Conservationists are calling for T in the Park organisers to take immediate action to relocate an osprey nest at the festival’s new venue before the iconic birds return to breed there in the next couple of weeks.
Festival promoters have outlined plans to rehome Scotland’s biggest music festival at an estate near Gleneagles in Perthshire after safety fears over an underground fuel pipeline forced them to abandon its venue for the past 18 years at Balado.
RSPB Scotland has not objected to the proposals but recommended several measures to protect wildlife on the 1,000-acre Strathallan Castle estate, including a pair of ospreys that have been nesting there for the past five years.
Around 85,000 revellers are expected at the three-day concert, being held in in July.
Now the charity is warning that time is running out and a clear plan to deal with ospreys and other wildlife must emerge in the next few days to ensure the event can go ahead without inflicting unnecessary harm.
The organisers have agreed to remove the existing eyrie and construct a new one before the ospreys return from Africa to breed.
The procedure is unusual in Scotland but has been carried out successfully in cases where the raptors have set up home too close to near power lines and must be moved for safety reasons.
RSPB Scotland has backed the plan, but insist the work must be completed in the next few days as ospreys have already begun returning to southern parts of the UK and the Strathallan pair are expected to arrive within the next fortnight.
A spokesperson for the conservation charity said: “The details of how T in the Park will avoid harming wildlife should have been sorted out many months ago.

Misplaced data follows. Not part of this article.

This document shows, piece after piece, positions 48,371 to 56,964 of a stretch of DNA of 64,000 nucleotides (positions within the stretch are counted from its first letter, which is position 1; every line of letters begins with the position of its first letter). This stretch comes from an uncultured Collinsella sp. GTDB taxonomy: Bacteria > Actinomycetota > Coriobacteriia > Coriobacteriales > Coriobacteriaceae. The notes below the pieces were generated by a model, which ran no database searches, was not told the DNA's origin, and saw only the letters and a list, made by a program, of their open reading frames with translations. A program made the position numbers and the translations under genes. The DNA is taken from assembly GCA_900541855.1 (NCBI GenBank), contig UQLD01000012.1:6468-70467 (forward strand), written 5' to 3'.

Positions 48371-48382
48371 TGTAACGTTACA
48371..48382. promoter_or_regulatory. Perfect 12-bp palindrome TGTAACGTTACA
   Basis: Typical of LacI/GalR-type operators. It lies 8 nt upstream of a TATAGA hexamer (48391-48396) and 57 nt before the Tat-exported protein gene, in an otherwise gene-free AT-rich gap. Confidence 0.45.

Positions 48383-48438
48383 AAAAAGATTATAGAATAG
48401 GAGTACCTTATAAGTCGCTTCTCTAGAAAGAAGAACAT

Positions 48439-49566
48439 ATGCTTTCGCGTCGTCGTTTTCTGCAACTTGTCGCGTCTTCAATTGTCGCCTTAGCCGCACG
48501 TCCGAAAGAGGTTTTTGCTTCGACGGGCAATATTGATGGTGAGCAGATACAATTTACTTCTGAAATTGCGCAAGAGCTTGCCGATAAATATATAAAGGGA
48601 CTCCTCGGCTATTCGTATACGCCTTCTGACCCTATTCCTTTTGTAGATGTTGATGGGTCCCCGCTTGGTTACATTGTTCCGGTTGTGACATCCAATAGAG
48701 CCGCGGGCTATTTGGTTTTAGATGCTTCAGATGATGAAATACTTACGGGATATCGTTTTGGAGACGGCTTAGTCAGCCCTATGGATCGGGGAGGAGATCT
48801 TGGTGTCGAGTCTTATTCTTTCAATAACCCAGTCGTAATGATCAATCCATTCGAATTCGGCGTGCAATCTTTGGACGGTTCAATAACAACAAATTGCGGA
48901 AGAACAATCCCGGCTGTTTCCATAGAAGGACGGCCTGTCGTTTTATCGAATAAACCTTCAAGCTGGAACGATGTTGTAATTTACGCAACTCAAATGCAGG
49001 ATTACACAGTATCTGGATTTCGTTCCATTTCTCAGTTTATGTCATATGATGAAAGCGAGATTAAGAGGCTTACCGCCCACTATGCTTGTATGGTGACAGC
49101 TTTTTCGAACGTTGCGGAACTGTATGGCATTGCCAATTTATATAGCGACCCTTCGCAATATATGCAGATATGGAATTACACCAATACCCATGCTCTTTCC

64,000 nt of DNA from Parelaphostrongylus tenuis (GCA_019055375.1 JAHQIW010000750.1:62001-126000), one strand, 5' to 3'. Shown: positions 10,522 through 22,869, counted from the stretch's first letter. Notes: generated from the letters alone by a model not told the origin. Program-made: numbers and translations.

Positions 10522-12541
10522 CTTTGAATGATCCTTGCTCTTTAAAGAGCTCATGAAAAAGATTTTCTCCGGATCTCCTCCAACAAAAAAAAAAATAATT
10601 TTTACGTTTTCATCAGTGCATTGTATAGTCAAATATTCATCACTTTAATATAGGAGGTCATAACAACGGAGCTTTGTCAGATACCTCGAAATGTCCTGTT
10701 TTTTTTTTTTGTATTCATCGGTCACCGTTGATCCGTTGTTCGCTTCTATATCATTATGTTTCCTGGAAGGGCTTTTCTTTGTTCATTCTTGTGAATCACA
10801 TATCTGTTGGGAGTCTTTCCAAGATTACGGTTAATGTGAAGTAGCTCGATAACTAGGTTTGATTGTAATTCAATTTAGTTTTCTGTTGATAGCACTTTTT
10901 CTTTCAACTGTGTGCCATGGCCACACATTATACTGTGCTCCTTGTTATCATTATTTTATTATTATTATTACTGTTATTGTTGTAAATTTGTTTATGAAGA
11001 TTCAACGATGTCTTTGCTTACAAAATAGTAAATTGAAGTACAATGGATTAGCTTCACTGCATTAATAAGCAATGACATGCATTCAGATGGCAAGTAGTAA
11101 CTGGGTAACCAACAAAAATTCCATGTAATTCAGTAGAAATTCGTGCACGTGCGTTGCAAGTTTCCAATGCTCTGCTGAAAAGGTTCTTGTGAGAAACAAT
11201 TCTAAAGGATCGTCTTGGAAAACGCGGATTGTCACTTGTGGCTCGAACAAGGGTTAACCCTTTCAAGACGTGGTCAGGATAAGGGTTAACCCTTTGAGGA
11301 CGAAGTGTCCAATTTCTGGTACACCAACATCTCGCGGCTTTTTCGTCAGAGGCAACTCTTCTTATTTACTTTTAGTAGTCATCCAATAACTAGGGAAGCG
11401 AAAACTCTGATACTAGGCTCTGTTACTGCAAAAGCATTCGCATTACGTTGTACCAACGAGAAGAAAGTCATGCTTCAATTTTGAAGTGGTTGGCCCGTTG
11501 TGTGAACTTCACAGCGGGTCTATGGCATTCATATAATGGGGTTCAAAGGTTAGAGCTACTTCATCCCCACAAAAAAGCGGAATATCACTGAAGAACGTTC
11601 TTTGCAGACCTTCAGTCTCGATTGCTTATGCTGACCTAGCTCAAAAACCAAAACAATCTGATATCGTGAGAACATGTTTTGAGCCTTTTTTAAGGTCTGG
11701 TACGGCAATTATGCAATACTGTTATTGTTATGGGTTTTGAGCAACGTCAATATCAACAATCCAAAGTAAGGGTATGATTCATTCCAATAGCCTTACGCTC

“If it was well planned, there is no reason why T in the Park shouldn’t be able to happen at this site and result in no overall harm to wildlife – but we have yet to be given anything like the reassurances we need.
“Frustratingly, even though many of the music fans who go to T in the Park will also be fans of wildlife, it seems that giving Scotland’s nature a home is at the bottom of the promoter’s priority list.”
He added: “this positive action should have been taking place already to offset any potential impacts on wildlife and habitats.
“We are sure those planning to attend T in the Park this year would not want the festival to harm Scotland’s wildlife.”
A T in the Park spokeswoman confirmed that “a new, attractive eyrie” would be set up before the birds’ expected return.
She declined to give further details in order to help safeguard the birds, but said the new nest will be within the boundary of the estate “in an area that is far less likely to be disturbed by the festival”.
“We have been in constant engagement with the RSPB throughout this process and the feedback has been that they are comfortable with our strategy,” she said.
“Our mitigation plan is being carried out by a recognised ornithologist who is an expert on this protected species. The timing of works has been based on his advice.
From past experience, the ornithologist has every confidence that the returning ospreys will move into the new eyrie straight away.”
Ospreys have the highest level of legal protection under the Wildlife and Countryside Act, so disturbing the birds once they have begun to nest could result in a criminal offence.
DF Concerts submitted an application for planning permission at the end of last month, and the local authority now has four months to consider the scheme.
The council has confirmed that a further 28-day public consultation will take place before the final decision is made.
A petition seeking to block the music festival has gained around 900 signatures, with many of the objectors living south of the border and in countries around the globe.
But a Facebook page entitled Auchterarder Welcomes T in the Park has received more than 3,000 likes.